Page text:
Ruth and Anita stayed outside, observing and playing alongside the children, using the Objective Led Planning. After observing the provision outside, watching and making notes on how the adults were interacting with the children, the inspector asked Anita about 'vulnerable learners'. He went on to ask Anita if she had time to talk more about a particular Pupil Premium child so that he could track their progress across the year so far. Anita came back inside and sat at a table, talking about the particular child that she had highlighted outside. The inspector wanted to know the child's starting point, progress and what support we had put in place. He also asked for evidence to back up what we had been saying. Mark joined the table and the discussion expanded to include another PP child in his class. The Wonder Walls really proved their worth because we could lead the inspector to look at the individual spaces but also compare them with their peers. The children came back into the classroom to get changed for PE during the rest of the day. Anita's class went off to do PE with our school sports coach and Mark's class stayed with Ruth to do Core Learning Skills (PSHE), eat snack and do some music. The inspector went outside to see the children do some PE, returned to the Head's Office and then came back into the classroom to observe Ruth delivering Core Learning Skills - they were talking about feelings, using photos to identify feelings. The inspector left as that group moved to get their snack and we didn't see any inspectors for the rest of the morning. (They didn't come back to see phonics after break.) However one of the questions from the inspector was about the starting points of the current cohort and the progress made since. Unfortunately, because we had just moved to a new computerised assessment system, we weren't able to print off what we needed to straight away so Mark spent the rest of the morning wrestling data!
In the afternoon Mark's class went to PE with the sports coach and Anita did Core Learning Skills about feelings. The HMI inspector walked through the classroom, looked around the provision and eventually went outside to see the PE coach. She returned to observe Anita's session and left after 5 minutes. We were aware that the HMI visiting could mean that we were on the cusp of moving from one grading to another and this made us a little nervous! There was a timetabled meeting for the head of EYFS (Anita) and the inspector for after school, and we asked if Mark could attend too because we work together so closely.
To begin the meeting he asked us about our 'journey' since our last inspection. We talked for a VERY long time covering lots of subjects so that we felt confident that we had said everything we wanted to. This included how we had done lots of reading and research, visited other schools, professional development and of course we mentioned Ace Early Years! We then moved on to talk about the current cohort and the progress they had made. We used our data to support what we were saying - with Anita talking to the inspector and Mark using the laptop to interrogate the data in order to answer specific questions. The inspector had forms to fill in and wrote pages and pages of notes (letting us talk lots!) but also had a very clear idea of what evidence he wanted to gather and how it would be useful to see this (i.e. percentages!). During the meeting he asked questions about our previous cohort and because of our new data system we couldn't provide him with the data straight away. He was very understanding and asked if we could come back the next day with the breakdown of our data. Thank goodness we had paper copies of the key end-of-year data! We spent the evening calculating the progress made by specific groups (girls/boys/PP/summer born) across the year, including percentages that started below age-related expectations (ARE) and their progress to the end of year. We also calculated the percentage of children who were at ARE or above ARE and the progress that they had made. He basically wanted us to prove to him that we were making progress in all areas, were supporting vulnerable learners to make rapid progress and were pushing the more able too. It was 10 o'clock when we decided that we would call it a night and Anita would finish the data during her leadership PPA time the next day.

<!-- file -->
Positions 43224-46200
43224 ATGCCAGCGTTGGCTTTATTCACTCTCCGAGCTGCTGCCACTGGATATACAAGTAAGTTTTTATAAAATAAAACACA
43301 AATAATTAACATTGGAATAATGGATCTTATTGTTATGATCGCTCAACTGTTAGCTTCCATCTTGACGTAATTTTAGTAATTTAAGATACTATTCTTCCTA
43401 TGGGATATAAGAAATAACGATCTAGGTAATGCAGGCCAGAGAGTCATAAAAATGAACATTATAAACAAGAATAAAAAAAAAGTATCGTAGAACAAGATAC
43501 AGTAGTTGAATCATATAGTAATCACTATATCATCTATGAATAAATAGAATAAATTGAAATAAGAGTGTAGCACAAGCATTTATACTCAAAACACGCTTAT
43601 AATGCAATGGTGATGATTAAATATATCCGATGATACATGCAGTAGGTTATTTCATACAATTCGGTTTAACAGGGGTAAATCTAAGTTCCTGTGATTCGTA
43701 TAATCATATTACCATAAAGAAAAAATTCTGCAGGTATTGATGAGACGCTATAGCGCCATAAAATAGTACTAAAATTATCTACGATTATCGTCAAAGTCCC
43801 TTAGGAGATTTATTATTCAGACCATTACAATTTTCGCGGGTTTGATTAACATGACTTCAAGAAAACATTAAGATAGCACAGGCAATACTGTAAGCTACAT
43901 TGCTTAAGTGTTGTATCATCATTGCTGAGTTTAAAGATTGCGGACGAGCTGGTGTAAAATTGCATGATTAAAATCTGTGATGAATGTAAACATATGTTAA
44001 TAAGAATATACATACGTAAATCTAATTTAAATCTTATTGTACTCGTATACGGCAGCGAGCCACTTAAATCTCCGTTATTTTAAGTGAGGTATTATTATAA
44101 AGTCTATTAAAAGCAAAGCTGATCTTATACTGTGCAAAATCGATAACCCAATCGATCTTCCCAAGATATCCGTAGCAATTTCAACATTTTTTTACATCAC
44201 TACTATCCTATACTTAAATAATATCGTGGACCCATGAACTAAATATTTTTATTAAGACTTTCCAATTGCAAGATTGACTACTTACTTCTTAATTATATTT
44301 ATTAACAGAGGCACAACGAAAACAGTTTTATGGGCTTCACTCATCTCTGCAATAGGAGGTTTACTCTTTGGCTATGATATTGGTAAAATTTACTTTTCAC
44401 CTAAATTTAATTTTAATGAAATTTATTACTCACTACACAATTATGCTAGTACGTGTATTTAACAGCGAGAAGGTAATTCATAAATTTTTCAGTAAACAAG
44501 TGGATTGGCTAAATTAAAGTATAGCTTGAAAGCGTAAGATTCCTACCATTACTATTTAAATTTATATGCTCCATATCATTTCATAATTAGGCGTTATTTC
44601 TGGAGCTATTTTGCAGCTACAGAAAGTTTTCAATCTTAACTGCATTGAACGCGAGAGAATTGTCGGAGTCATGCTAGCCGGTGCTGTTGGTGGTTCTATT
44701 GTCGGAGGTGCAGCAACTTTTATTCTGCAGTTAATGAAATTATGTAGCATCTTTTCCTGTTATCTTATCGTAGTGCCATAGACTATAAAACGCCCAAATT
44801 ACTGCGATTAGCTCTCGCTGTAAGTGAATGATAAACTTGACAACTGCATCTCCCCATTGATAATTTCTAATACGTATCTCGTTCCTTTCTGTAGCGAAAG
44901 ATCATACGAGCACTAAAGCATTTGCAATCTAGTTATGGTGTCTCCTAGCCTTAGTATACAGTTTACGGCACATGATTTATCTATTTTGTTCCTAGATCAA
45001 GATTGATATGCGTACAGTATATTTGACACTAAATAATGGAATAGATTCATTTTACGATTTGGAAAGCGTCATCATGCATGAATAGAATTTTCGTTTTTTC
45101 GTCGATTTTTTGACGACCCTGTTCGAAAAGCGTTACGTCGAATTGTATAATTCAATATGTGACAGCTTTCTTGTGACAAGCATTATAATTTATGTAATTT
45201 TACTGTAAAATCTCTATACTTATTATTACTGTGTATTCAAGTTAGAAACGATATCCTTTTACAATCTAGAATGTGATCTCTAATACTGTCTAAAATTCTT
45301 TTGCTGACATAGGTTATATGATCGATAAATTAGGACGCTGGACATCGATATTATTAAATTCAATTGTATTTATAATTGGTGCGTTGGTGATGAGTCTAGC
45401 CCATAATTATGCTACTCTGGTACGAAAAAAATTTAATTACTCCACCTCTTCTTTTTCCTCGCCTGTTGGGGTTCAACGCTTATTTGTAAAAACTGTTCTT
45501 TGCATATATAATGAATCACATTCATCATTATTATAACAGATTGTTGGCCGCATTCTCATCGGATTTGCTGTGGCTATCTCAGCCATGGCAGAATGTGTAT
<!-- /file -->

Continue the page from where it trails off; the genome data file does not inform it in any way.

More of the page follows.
To be continued...
A long evening...!
We had the phone call from Ofsted on a Monday so after the children had gone home we grabbed a cuppa and settled ourselves! We spent an hour or so in the classroom. We did our own learning walk around our provision for 2 reasons:
After checking our environment we then sat and looked over our plans. We knew that we were NOT going to change our activities for Ofsted - we wanted them to see how we run day-to-day. Plus, our children would have grassed us up to the inspectors anyway! We tightened up on ensuring that the adults knew what their role was going to be during each session/part of the day and we ensured that all staff had copies of the planning. We also reminded ourselves of our plan to cover for a member of staff if they were required to spend 1:1 time with a particular child - something that had happened because of on-going behaviour.
Our next step was to sit and look over our 'Ofsted File'. Since our last Ofsted inspection we had been collecting all of the information that we would need for another inspection. This including data (previous cohort data, starting points, trends, comparisons to county level and national data) pupil progress meeting notes, our EYFS action plan, copies of planning, records of observations both in school and from other schools, training we've undertaken, etc. We made sure everything was in order and we knew where everything was. We then spent a long time making sure that our current data was ready. We updated our computer records to ensure that our most recent observations were recorded. We also 'interrogated' the data so that we were clear on progress across different groups and identified any gaps and made plans to tackle these. We knew our data well already as we use it every week to inform our planning but this was a tightening up and evidence finding exercise.